Toronto International Film Festival 2010 - UPDATE #7
Directed by Michael Henry
Despite a premise that seems to promise a fast-paced, twist-laden thriller - several students attempt to murder the teacher they feel is responsible for the suicide of one of their own - Blame primarily comes off as a stagnant, irritatingly talky drama that ultimately feels like an abject exercise in needlessness. It's clear that filmmaker Michael Henry's reliance on almost unreasonably deliberate pacing plays an instrumental role in Blame's failure, as there's never a point wherein the viewer is able to wholeheartedly embrace the decidedly perilous situation in which the various characters have found themselves. There's also little doubt that Henry's decision to hold off on explaining just what happened exacerbates the movie's problems, as it's initially (and ultimately) impossible to care about either the students' efforts or the efforts of the aforementioned teacher to stay alive. The uneventful atmosphere is occasionally alleviated by a few admittedly compelling stand-alone interludes, with the film's highlight a surprisingly suspenseful moment in which the teacher attempts to catch the attention of a friendly (yet almost comically oblivious) mail carrier. The film's final insult comes with the big revelation at its conclusion, as it is, to say the least, incredibly anticlimactic and not terribly surprising (with the less-than-subtle performance from one of the actors immediately implying that something's not quite right with this person). It's a finish that adds a whole new layer of pointlessness to the proceedings and effectively cements Blame's place as a hopelessly irrelevant piece of work.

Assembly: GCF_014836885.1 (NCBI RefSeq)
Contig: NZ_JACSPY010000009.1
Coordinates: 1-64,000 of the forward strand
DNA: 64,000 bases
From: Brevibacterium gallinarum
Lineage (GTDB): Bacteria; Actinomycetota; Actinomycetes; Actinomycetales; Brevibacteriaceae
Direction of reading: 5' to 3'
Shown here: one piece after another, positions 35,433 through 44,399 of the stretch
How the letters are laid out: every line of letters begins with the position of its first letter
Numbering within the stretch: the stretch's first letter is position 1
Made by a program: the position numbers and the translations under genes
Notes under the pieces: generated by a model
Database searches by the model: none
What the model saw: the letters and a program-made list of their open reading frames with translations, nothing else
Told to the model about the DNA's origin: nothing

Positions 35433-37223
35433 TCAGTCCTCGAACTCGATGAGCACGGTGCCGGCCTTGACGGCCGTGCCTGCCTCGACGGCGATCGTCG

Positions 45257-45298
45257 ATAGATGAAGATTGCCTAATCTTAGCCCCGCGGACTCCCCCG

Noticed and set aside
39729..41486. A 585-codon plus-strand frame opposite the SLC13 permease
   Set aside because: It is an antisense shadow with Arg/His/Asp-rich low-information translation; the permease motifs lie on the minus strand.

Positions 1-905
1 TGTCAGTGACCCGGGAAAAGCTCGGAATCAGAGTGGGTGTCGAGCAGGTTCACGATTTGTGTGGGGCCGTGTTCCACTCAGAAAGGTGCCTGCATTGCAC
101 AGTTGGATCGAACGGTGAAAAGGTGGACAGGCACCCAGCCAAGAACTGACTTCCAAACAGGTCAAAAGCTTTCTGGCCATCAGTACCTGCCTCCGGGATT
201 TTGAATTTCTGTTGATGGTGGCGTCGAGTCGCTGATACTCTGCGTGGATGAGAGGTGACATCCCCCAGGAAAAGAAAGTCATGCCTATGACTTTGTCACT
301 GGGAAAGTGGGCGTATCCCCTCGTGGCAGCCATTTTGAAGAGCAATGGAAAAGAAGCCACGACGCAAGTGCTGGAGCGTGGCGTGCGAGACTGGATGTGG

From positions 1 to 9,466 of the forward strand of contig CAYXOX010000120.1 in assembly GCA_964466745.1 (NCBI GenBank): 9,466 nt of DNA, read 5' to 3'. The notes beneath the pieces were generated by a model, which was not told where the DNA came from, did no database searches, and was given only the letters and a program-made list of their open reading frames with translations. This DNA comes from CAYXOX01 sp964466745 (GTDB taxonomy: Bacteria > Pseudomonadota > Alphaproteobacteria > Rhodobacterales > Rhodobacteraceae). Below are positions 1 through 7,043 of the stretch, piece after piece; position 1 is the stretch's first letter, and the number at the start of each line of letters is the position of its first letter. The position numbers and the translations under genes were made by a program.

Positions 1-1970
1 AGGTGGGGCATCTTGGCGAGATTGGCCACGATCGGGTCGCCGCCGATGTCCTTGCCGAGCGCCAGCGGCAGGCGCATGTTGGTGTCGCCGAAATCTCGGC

Vanishing on 7th Street
Directed by Brad Anderson
USA/85 MINUTES/MIDNIGHT MADNESS